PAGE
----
Heel Pain Treatments – That Work!
Treating heel pain shouldn’t feel like such a complicated issue, right? And yet there are plenty of people who have tried various remedies and not found the results they need. Why is that?
One of the main reasons that persistent heel pain can feel so stubborn and tough to treat is that there isn’t just one cause of heel pain. Heels can hurt for a variety of reasons, each of which can respond to a different form of treatment.
In fact, heel pain treatment doesn’t necessarily have to be complicated once it is fully understood just what’s behind the problem. If you have tried one or two heel pain remedies and were disappointed by the lack of relief, don’t worry. It’s likely not that you have some monstrous, invincible form of heel pain as much as that you simply haven’t found the right type of treatment yet.
At McVay Foot & Ankle, we’re experts at getting to the bottom of heel pain cases and addressing them in the best ways possible. Most cases can be successfully treated within a few months – and without the need for surgery.
The first step toward any effective treatment plan is an examination to understand the problem at hand. There are more reasons for heel pain than you might expect.
The Causes of Heel Pain
What is commonly described as “heel pain” is not just one defined problem. A variety of conditions can result in heel pain, and many of them are not even central to the heel bone itself!
For example, there is often a difference between pain you feel beneath your heel and pain you feel in the back of or just above your heel.
Pain beneath your heel might be from plantar fasciitis, a condition in which the band of thick tissue that connects the heel bone to the base of your toes (the plantar fascia) becomes overstrained. Pain in the back of or just above your heel, on the other hand, might be Achilles tendinitis, a condition in which the Achilles tendon that connects your calf muscles to your heel bone becomes overstrained.
Two different tissues in trouble, but both fall under the broad category of heel pain. And they are not the only potential causes. Bursitis, stress fractures, and other conditions might be responsible as well.
Narrowing down exactly what condition is causing heel pain is a big step toward effective treatment, but it’s not always enough. We also need to understand…
The Causes of the Causes of Heel Pain
Every source of heel pain has a reason. Sometimes it has more than one reason. Unless we properly identify and address these reasons, heel pain is more likely to come back in the future or never entirely go away in the first place.
Let’s go back to plantar fasciitis. The plantar fascia can become strained for several different reasons. You may be overdoing it with running or other activities. Or maybe you spend a lot of time standing on hard surfaces or in unsupportive footwear. Or maybe you have flat feet, short calf muscles or another anatomical abnormality that is putting too much stress on the tissue.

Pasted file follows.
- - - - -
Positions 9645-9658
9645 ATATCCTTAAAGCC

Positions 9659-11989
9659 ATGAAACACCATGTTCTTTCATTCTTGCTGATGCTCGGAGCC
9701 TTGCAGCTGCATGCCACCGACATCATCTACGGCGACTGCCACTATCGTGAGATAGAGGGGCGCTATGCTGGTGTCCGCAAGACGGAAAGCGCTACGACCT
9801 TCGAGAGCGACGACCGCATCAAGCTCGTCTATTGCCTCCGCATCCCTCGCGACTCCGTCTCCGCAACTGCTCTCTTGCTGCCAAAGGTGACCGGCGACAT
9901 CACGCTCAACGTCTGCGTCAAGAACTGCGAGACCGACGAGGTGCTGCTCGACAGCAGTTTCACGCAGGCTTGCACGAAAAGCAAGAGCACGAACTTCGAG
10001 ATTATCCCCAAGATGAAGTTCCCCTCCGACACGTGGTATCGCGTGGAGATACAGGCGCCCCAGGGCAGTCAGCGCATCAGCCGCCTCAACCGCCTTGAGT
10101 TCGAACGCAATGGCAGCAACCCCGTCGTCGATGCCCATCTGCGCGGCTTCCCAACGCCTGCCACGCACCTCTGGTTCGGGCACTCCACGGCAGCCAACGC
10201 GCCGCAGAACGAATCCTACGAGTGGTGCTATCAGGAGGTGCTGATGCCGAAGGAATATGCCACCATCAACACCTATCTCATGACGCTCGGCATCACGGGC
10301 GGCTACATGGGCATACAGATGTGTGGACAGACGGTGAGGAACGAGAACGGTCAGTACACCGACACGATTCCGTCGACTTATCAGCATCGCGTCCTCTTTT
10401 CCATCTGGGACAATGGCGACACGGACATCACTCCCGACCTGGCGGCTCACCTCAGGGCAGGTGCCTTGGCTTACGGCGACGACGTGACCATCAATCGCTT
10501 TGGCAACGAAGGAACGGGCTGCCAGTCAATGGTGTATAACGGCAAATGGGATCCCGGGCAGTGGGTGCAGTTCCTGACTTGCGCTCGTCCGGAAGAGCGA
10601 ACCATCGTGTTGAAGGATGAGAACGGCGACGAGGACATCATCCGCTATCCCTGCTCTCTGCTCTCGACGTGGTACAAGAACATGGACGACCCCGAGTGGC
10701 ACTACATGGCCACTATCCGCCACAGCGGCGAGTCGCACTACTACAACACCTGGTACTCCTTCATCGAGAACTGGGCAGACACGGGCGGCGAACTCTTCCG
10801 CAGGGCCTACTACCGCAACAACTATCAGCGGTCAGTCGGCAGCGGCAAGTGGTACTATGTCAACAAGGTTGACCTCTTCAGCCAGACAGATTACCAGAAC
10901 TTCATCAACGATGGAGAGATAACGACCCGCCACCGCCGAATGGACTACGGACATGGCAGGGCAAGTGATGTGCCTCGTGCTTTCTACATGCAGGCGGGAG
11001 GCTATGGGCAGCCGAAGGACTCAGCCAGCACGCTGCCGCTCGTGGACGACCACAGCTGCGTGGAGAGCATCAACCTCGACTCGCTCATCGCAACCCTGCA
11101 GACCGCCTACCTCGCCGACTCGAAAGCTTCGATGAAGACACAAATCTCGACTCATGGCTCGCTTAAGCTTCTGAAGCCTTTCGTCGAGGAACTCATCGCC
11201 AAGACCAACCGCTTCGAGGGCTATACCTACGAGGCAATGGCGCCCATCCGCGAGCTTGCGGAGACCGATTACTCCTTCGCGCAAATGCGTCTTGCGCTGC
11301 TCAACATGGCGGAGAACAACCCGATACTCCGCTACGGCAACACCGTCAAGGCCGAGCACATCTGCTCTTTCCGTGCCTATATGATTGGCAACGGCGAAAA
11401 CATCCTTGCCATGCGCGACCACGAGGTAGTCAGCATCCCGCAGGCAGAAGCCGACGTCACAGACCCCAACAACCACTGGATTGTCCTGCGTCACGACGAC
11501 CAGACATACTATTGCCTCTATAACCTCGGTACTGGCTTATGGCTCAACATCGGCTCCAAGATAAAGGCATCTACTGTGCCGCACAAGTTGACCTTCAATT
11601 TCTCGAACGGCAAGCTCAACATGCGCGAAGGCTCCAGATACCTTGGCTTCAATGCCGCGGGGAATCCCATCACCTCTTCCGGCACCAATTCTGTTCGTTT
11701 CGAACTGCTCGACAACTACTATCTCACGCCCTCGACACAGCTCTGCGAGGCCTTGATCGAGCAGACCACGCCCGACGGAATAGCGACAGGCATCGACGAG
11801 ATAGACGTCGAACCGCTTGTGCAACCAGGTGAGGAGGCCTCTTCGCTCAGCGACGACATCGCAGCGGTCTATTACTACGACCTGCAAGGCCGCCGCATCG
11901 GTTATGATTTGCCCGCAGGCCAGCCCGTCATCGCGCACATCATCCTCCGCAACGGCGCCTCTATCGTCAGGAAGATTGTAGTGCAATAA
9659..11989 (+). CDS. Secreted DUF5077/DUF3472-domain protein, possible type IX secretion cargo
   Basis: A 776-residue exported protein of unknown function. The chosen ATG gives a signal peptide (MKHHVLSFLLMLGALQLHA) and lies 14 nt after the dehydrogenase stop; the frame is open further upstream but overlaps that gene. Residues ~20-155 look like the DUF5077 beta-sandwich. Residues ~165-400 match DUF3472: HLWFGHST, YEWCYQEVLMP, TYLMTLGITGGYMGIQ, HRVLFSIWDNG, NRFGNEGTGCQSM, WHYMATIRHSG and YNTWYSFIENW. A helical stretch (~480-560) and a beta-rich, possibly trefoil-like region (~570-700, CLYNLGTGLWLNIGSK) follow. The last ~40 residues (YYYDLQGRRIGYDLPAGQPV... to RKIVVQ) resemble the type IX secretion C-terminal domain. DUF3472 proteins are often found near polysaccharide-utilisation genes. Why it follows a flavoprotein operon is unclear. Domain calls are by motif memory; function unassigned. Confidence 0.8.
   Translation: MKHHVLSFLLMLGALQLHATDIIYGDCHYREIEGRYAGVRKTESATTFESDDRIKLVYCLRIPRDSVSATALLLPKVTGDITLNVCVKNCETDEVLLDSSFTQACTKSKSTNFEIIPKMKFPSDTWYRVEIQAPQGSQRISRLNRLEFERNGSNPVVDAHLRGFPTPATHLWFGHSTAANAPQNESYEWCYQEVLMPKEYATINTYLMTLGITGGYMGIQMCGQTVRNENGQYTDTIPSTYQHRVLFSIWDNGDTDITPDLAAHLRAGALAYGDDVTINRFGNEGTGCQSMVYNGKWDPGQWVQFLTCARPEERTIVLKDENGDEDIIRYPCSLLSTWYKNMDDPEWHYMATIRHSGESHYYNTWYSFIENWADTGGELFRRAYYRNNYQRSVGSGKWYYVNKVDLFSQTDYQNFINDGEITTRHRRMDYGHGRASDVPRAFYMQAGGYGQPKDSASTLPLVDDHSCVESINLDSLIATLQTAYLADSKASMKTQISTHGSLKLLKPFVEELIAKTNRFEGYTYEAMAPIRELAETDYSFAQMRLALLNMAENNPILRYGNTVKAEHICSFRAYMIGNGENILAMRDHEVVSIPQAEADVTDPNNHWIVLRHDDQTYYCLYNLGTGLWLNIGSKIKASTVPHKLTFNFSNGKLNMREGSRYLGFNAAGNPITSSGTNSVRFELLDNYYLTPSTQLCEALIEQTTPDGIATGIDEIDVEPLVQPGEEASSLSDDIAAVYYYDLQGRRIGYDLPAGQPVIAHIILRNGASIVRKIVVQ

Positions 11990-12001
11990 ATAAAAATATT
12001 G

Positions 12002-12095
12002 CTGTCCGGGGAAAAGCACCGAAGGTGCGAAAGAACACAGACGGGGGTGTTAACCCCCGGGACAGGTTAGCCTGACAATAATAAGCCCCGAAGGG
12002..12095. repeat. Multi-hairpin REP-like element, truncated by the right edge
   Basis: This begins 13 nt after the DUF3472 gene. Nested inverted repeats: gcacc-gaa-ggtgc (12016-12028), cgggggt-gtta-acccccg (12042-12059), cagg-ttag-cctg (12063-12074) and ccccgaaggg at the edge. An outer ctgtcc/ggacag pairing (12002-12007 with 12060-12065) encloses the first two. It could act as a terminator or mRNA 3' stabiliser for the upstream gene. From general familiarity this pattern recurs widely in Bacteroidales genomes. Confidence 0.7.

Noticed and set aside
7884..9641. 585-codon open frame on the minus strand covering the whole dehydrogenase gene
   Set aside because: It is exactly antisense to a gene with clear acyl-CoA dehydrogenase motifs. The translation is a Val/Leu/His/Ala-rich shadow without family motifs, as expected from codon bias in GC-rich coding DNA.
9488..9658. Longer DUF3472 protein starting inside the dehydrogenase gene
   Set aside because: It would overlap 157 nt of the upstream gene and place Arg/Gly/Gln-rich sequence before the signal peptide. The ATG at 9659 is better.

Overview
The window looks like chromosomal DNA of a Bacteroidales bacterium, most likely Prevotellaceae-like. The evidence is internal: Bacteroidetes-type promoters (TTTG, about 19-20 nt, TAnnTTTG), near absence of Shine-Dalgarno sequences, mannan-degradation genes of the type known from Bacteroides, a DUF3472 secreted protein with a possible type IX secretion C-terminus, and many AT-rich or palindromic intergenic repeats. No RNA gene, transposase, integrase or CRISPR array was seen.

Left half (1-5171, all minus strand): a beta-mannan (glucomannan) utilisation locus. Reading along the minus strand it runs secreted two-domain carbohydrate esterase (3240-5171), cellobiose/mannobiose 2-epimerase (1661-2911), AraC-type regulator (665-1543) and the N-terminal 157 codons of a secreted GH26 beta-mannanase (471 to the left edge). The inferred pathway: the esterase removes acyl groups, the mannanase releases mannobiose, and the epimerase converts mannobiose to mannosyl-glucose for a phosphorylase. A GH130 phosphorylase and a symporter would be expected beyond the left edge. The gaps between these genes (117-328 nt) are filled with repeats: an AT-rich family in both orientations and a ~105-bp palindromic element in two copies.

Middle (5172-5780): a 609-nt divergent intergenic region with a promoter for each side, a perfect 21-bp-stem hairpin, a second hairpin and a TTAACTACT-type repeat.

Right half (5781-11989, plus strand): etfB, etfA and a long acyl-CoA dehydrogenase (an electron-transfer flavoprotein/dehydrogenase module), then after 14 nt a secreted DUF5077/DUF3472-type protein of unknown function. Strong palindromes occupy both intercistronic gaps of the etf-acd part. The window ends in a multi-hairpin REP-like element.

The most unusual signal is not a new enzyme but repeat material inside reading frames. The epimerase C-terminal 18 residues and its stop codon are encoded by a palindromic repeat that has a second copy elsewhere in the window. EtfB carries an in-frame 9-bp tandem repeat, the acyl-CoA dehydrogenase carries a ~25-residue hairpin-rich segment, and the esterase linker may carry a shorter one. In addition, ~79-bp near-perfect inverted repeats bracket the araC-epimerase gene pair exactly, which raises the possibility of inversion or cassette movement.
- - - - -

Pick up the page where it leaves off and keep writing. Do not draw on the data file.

This is why we conduct a thorough evaluation and often ask you questions about your daily activities, what shoes you wear, etc. Knowing how your heel pain affects your life and your life affects your heel pain can provide us important clues to better target our treatment recommendations to your needs.
Treating Heel Pain
So here’s the good part. What can be done to help relieve heel pain?
Depending on the circumstances surrounding each case, we recommend a plan to provide substantial or complete relief. A treatment plan may consist of one or multiple methods.
Some of the methods we may recommend include (but are not limited to):
- Custom orthotics. If the source of your heel pain can be traced to a structural abnormality in the foot, then a prescribed pair of custom orthotic inserts can provide exact amounts of cushioning and corrective support to counter it, providing long-term relief.
- Changes to activities and/or footwear. If physical overuse or unsupportive shoes are in play, we can advise you on better options. Changes to activities will not mean putting a stop to what you love doing if at all possible, but often substituting some lower-impact options at various times.
- Physical therapy. A regimen of specific stretches and exercises can help condition certain areas of the feet and ankle in ways that can lessen or prevent heel pain. Stretches that work on tight calves, for example, can help reduce some Achilles tendinitis risks.
- Injection therapy. A shot of a corticosteroid into soft tissues can help ease pain and swelling. Such an injection is only a short-term solution, however, and is not recommended for all cases.
Is surgery ever necessary? Only in rare instances. We will only ever consider surgery for heel pain if more conservative methods such as those above fail to provide the results we are looking for.
Looking for Heel Pain Relief that Lasts? Come to Us!
Any heel pain that persists for more than a couple of days is never normal, and no heel pain should ever be something someone should “just learn to live with.”
Take the first steps toward real relief and schedule an appointment at our Colorado Springs office. You can reach us by phone or by filling out our online contact form.
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